27 June 2011
27 June 2011
Boeing President and CEO Jim Albaugh said composites will play a part in making the next generation of aeroplanes more efficient.
""Airlines today worry about their environmental footprint, fuel efficiency and sustained profitability,"" said Albaugh. ""Our family of ultra-efficient products directly support these customer needs.""
""We are building tomorrow's aeroplanes today and driving value and fuel-efficiency that help our customers compete in the global marketplace. Boeing is taking aggressive action to reduce global warming. It's good for our customers and for passengers, and it's the right thing to do. We're committed to make each generation of aeroplane more efficient by improving aerodynamics, using lighter materials like composites and better engines and making aviation biofuels a priority"" Albaugh continued.
Boeing has delivered the first of ten 787 Dreamliners to WestJet, marking the start of the airline's global expansion. Having long operated a fleet of Boeing single-aisle jets, WestJet will use the super-efficient, long-range 787-9 Dreamliner to profitably serve new international routes.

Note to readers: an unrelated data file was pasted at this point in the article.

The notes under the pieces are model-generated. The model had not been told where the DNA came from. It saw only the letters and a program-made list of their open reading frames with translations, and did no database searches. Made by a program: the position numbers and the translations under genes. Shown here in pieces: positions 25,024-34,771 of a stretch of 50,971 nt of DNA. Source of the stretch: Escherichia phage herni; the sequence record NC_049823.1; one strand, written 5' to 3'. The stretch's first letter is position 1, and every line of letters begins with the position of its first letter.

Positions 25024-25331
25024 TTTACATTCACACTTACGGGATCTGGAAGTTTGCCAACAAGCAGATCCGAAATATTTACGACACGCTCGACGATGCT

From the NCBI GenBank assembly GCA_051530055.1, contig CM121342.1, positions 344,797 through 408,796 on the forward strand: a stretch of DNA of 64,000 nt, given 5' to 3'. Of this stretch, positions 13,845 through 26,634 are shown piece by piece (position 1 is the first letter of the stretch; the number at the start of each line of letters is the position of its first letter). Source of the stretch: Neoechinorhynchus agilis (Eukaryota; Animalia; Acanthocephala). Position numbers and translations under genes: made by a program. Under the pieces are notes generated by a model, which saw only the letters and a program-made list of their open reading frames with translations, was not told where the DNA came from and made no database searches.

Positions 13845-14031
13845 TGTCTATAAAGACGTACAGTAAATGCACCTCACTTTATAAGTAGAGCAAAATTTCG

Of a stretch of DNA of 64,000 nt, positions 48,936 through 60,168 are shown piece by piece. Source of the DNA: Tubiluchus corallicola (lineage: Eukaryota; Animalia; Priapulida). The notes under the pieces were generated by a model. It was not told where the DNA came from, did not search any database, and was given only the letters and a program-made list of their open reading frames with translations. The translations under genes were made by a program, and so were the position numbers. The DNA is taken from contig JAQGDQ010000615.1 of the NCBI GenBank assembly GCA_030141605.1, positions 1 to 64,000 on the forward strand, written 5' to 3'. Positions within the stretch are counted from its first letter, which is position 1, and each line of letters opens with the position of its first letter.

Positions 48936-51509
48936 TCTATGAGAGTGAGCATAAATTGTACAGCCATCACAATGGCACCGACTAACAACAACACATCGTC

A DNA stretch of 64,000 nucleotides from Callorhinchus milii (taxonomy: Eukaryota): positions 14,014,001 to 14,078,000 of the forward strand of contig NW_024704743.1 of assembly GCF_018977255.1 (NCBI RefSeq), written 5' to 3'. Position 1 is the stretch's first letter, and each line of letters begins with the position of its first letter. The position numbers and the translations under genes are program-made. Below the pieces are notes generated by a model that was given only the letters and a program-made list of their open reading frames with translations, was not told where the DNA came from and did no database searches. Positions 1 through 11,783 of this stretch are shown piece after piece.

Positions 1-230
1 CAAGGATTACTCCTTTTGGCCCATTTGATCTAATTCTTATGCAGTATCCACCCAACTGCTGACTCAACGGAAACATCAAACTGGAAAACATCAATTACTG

The Middlesex production facility of Web Industries’ Aerospace market team has earned accreditation from Nadcap (the National Aerospace and Defense Contractors Accreditation Program) covering the facility’s composite cutting and kitting operations.
Group Rhodes, through its Rhodes Interform business, has developed a revolutionary new process that enables large monocoque components, particularly those produced by super plastic forming (SPF) from very thin material, to more accurately retain their shape on cooling.